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Title: Dark Sons
Author: Nikki Grimes
Paperback: 208 pages
Summary: (taken from Goodreads)
A guy whose father ripped his heart out too.
You and me, Ishmael, we’re brothers, two dark sons.
Destroyed, lost, and isolated, the perspectives of two teenage boys—modern-day Sam, and biblical Ishmael—unite over millennia to illustrate the power of forgiveness.
*I received a free copy of this book from the publisher through NetGalley in exchange for an honest review.*
Overall Rating: 4 out of 5
I’ll be honest and say I did not know what I was getting myself into when I picked up Dark Sons. I knew I had read things by Nikki Grimes before (and am embarrassed to say I could not remember what those things were) and that it looked like kind of an interesting. I was pleasantly surprised both by the format and content of the book.
One thing to know (and again something I should have but didn’t know before I read the book) is that it is a collection of poems that tell the story of two sons dealing with a changing relationship with their father. The first is Ishmael and his relationship with his father Abraham (from Old Testament fame) and the second is a more modern distancing about a teenager named Sam. Through the course of the book the similarities and differences of these two interpretations are brought to the forefront through alternating sections of poetic cycles.
As someone who grew up in a fairly religious household (and as a result when I stopped being particularly interested in faith for religious reasons and more for academic ones), I really enjoyed the Ishmael side of the book. He has always been a fascinating character to me and the role he plays is one that I feel like is ripe for a lot of different interpretations. I felt like this interpretation of what his emotions and feelings must have been were incredibly well done and were interesting when compared to the Christian response in terms of how Sam was able to deal with his father’s new family in the modern part of the book. It set up an interesting parallel of having God take care of these people while still not making a great life for them or seeming to always have their best interest at heart.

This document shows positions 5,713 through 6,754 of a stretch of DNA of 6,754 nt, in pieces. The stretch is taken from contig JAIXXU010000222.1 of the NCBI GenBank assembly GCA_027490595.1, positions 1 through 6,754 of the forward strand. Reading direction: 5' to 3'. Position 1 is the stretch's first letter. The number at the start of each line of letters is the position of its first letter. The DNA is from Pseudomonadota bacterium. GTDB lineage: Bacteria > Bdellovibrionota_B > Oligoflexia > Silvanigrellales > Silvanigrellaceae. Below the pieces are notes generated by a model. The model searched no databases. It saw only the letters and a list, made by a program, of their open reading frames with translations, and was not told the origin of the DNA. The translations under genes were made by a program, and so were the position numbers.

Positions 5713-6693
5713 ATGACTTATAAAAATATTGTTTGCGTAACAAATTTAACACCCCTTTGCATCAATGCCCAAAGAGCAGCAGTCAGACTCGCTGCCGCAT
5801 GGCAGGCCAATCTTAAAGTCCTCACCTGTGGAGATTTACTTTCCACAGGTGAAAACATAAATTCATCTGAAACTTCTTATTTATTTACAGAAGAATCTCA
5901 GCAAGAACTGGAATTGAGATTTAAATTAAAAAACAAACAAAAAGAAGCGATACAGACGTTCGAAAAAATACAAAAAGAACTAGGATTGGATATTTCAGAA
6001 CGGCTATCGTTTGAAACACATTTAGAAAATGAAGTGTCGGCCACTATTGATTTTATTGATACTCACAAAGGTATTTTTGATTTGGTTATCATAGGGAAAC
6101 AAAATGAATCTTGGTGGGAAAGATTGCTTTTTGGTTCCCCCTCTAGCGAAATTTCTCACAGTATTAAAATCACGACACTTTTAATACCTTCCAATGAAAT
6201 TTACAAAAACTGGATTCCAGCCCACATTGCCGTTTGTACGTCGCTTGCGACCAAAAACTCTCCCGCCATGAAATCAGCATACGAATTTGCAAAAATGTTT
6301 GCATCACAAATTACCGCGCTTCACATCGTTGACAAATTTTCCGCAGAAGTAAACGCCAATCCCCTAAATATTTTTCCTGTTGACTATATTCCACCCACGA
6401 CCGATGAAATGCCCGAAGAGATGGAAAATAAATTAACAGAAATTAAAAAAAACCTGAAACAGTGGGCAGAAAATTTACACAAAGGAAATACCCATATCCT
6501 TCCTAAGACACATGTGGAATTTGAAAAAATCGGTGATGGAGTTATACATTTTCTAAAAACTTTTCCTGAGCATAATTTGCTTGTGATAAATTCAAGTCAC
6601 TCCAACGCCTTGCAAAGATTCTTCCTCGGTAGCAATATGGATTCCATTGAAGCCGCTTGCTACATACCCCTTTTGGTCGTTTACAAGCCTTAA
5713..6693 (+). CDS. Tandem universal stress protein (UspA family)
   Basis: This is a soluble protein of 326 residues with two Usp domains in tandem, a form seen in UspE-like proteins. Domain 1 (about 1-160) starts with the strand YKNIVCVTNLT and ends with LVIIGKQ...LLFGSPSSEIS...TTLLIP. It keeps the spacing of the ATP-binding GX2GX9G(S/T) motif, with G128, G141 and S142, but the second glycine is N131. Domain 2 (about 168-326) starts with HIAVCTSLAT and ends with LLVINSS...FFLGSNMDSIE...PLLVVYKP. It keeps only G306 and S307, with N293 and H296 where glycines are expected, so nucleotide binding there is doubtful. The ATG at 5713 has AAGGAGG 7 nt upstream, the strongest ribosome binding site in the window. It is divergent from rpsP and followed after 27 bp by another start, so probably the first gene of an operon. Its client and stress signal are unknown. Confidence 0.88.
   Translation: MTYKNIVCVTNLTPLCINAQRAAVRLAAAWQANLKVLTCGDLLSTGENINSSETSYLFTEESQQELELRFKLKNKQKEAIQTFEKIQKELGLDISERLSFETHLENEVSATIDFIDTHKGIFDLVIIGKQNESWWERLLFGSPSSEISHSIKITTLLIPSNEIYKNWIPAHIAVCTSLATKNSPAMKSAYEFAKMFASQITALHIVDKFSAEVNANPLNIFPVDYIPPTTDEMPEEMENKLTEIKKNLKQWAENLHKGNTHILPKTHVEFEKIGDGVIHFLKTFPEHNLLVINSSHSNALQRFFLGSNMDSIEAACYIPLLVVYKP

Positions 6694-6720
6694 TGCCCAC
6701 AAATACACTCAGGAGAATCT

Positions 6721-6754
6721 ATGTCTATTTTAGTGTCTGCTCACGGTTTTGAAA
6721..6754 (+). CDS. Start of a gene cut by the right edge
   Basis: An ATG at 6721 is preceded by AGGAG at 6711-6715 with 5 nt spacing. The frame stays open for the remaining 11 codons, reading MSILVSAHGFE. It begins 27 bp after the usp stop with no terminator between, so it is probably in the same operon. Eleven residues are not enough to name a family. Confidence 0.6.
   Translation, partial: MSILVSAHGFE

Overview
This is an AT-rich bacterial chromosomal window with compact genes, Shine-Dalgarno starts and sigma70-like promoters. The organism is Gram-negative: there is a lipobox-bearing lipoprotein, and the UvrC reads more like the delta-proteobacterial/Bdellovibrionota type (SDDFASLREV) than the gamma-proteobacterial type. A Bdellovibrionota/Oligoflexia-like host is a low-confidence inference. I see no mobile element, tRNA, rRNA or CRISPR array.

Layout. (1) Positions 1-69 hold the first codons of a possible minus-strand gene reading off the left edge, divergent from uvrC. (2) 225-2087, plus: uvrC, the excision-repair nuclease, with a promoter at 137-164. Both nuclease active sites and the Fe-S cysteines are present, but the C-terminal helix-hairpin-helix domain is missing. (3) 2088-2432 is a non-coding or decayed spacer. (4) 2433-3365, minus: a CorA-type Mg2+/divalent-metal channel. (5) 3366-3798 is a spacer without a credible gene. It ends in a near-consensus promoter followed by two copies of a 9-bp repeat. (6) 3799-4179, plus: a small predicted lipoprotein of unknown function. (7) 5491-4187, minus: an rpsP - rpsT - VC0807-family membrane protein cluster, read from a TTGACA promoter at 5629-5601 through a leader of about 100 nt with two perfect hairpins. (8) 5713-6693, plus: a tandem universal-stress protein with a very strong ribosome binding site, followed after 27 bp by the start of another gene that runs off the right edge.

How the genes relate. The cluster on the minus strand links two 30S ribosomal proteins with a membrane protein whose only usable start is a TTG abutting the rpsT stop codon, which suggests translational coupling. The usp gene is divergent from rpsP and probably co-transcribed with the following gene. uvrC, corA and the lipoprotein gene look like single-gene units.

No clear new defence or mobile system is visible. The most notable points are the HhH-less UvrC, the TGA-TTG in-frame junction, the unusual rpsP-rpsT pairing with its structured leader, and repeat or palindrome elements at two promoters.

I thought the portrayal of Sam was also incredibly well done. It felt incredibly real and is one of the few reasons I would potentially recommend this book to a student. The way that the character processes emotions and was able to separate his feelings for his father and his new wife from those for his step-brother was quite interesting and something I feel like most people have had to do even if not with this particular situation.
I do not think I would ever assign this book primarily because I think that religion is a bit too explicitly central. That said, I have several students that I am already thinking of who could relate and benefit immensely from this. I also think that there are students like me who might see the comparison of Ishmael as almost a “patron saint” of someone abandoned by their father to be compelling even without the religious overtones it produces. Overall, it was a good, quick read and the format was something different that I found quite refreshing (although, this should not be super surprising coming from me since my favorite format for books are short story cycles).